Willie Randolph and e-mail firings

June really can be the best time to run here in Northeast Ohio. This morning at 5 a.m.: cool, light breeze, even some daylight. Can’t beat that. And just to show that I wasn’t wasting my time out there pounding the concrete, I was thinking about Willie Randolph — recently fired manager of the New York Mets.

Ouch. That’s a tough word: fired. I guess that’s why you don’t see it used much in business, government, nonprofits and education. Someone is laid off. Let go. Part of a reduction in force, etc.

And I always chuckled when writing the announcements about the goings of senior managers.

“Gary Gasbag is giving up his multimillion-dollar salary to spend more time with his family.”

Or.

“Gary Gasbag is leaving the company to pursue other interests.”

Not many corporate announcements say: “Gary Gasbag was a douche bag, and the Board had to get rid of him before he totally destroyed the company.” If I find one of those announcements I’ll share it with you.

Truth. Honesty. Disclosure. Not the hallmark of those kind of announcements. Trust me. Unfortunately, I’ve been there.

But poor Willie Randolph. He got fired. But at least his boss, Mets General Manager Omar Minaya, had the class and the balls to tell him in person, face to face. That’s not always the case these days. More and more managers — and organizations — love to hide behind the curtain and send e-mail messages to employees letting them know they are fired, laid off, whatever.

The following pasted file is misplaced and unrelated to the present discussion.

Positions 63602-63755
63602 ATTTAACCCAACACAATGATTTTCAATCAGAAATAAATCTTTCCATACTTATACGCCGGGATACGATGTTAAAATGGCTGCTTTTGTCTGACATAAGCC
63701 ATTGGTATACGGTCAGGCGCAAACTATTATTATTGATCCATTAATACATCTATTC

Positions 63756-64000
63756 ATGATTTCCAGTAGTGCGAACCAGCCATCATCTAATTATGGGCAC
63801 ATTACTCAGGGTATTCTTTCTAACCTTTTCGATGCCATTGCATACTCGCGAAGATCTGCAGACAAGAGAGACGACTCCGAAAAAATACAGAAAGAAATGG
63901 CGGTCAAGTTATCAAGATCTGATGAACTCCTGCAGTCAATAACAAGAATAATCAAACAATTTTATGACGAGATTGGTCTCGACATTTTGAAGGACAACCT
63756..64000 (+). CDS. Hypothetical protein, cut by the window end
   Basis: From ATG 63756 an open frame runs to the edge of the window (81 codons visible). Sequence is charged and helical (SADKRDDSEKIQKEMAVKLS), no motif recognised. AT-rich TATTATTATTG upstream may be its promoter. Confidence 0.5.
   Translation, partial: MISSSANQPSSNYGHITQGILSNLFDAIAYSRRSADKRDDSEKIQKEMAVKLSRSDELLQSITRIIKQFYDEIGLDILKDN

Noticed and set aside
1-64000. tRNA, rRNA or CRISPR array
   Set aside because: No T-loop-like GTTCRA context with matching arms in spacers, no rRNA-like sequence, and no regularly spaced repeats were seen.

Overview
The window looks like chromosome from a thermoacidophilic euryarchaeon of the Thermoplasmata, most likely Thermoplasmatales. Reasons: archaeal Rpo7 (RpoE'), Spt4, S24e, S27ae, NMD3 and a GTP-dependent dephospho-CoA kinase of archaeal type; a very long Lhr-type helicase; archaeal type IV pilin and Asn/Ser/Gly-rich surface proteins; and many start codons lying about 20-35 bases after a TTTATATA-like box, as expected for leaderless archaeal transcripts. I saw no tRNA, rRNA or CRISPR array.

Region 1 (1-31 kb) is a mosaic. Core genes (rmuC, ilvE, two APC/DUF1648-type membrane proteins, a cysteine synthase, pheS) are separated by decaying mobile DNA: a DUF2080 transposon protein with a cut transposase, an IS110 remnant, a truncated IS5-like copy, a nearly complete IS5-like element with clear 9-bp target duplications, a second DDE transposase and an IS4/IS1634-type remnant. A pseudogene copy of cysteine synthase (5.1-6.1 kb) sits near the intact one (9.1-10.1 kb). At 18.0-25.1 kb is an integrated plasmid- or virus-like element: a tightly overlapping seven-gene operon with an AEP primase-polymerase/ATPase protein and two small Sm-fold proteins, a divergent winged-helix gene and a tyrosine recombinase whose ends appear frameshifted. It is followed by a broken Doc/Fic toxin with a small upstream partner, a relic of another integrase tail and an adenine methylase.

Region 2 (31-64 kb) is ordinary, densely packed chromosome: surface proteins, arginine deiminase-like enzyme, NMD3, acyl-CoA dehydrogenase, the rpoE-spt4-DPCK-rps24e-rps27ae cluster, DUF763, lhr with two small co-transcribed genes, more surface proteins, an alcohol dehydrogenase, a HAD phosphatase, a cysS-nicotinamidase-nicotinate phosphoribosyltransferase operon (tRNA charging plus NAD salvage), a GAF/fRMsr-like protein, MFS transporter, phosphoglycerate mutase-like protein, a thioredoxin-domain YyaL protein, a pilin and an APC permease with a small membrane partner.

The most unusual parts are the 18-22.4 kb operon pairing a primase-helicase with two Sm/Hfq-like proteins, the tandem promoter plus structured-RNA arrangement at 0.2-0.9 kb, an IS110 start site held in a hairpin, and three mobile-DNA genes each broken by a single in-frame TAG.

The New York Times talked about this and other matters in an article titled “In Life, as in Baseball, Getting Fired is an Opening for a Comeback.” Here are the first two paragraphs of the article:

Kerry Leishman’s boss did not bother to say, “You’re fired,” face to face. He sent her the news in a text message.

if (acm.rc) acm.rc.write();“He wrote, ‘I wanted to do this in person, but I’m sick,’ ” she said, recalling how she lost her bartending job at a financial district restaurant. “ ‘Don’t come in, but drop off the keys.’ ”

Fortunately I never had to fire someone because of poor job performance. But I did several times have to tell people that they would no longer have a job because of staff cutbacks. And during my time at Goodrich we closed a number of manufacturing and office facilities — affecting the lives of thousands of people. And I use the word people — rather than employees. If there is any communication that demands respect and consideration for the individuals involved and their families this is it.

And it’s never easy — but I sure hope we aren’t heading down the road where organizations become so insensitive that managers believe e-mail will substitute for face-to-face communication. It doesn’t.

At least Willie Randolph heard it directly from the boss.

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